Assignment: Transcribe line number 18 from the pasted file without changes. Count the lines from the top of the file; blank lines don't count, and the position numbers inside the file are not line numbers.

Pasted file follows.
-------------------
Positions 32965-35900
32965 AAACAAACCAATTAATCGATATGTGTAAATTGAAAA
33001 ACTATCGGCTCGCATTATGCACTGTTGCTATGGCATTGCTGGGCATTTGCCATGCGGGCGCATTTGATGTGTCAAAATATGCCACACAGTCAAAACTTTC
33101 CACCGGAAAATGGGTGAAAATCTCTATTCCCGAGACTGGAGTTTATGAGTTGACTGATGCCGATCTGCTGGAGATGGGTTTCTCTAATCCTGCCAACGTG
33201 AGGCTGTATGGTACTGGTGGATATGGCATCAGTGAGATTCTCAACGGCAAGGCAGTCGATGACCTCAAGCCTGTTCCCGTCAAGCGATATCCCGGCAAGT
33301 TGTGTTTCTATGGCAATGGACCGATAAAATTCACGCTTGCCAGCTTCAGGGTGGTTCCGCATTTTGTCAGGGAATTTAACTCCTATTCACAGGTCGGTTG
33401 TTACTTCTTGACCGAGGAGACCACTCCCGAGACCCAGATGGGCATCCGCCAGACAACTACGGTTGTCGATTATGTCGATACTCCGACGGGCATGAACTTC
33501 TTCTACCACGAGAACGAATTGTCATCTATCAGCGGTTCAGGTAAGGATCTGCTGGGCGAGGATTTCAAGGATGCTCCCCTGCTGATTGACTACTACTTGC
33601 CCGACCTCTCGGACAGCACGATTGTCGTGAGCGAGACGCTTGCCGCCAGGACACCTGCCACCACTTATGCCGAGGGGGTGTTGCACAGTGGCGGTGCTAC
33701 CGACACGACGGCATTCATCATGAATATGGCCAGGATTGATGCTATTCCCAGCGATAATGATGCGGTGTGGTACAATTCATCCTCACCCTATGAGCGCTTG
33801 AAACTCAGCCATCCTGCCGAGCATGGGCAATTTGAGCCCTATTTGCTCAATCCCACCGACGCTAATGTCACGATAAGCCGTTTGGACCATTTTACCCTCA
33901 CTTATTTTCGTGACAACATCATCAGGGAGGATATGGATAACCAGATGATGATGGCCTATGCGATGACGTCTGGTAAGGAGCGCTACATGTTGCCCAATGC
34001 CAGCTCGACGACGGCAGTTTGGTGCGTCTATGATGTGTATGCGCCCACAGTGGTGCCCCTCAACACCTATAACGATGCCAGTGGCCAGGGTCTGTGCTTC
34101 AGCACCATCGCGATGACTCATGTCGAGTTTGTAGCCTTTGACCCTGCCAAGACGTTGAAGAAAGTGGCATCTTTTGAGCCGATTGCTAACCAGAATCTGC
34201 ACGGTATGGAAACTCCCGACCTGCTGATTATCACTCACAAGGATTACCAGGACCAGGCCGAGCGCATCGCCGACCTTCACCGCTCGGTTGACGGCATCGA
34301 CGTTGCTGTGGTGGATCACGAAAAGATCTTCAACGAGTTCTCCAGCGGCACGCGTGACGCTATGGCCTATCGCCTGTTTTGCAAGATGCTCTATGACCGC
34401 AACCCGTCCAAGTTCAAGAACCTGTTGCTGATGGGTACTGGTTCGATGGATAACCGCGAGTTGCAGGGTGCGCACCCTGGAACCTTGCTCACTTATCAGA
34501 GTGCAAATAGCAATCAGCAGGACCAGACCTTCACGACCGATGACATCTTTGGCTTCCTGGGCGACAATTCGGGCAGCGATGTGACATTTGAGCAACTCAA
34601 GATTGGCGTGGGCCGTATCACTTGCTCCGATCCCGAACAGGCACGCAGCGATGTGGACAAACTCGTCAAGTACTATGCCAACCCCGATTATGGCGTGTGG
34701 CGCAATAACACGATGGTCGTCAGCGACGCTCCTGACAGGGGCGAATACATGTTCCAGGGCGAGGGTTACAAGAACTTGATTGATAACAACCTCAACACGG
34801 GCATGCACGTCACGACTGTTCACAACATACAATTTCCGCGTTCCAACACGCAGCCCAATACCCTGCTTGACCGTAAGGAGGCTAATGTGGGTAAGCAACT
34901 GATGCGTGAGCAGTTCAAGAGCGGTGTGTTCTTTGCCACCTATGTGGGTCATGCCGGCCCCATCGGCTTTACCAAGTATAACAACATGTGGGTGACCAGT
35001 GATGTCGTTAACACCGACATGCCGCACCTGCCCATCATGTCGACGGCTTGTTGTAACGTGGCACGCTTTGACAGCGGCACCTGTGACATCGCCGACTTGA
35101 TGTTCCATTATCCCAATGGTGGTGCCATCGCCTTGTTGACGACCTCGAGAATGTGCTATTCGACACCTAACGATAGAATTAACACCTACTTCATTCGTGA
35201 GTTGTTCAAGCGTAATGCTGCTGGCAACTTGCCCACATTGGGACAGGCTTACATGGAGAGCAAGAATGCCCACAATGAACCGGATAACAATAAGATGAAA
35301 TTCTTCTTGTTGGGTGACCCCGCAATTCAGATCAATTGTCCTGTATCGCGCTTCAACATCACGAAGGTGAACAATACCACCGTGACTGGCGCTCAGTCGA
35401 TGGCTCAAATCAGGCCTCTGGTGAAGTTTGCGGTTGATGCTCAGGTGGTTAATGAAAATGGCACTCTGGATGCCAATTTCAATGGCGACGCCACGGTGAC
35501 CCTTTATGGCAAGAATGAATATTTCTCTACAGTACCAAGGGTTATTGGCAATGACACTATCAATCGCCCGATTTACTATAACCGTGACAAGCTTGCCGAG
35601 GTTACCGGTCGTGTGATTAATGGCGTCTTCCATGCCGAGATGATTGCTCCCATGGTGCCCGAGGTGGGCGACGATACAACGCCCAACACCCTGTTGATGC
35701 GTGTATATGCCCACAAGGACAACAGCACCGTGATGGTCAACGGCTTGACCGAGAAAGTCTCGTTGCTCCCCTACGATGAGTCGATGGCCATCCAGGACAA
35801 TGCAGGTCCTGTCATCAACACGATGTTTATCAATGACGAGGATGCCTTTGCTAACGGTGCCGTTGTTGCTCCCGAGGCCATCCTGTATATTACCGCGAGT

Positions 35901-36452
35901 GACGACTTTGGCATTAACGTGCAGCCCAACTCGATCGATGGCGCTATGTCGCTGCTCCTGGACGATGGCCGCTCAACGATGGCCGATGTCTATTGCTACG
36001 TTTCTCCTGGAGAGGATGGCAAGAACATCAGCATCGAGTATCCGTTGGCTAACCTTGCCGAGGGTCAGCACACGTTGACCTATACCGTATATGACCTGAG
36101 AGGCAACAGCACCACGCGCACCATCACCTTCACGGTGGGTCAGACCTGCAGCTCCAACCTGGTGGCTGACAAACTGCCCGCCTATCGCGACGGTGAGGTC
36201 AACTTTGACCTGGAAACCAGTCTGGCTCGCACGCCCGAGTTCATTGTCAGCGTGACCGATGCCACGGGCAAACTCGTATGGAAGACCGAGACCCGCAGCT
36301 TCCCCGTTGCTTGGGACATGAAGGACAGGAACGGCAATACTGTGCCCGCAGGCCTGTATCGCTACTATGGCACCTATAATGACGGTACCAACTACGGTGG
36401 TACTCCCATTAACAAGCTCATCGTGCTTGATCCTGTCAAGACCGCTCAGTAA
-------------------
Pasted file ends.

34501 GTGCAAATAGCAATCAGCAGGACCAGACCTTCACGACCGATGACATCTTTGGCTTCCTGGGCGACAATTCGGGCAGCGATGTGACATTTGAGCAACTCAA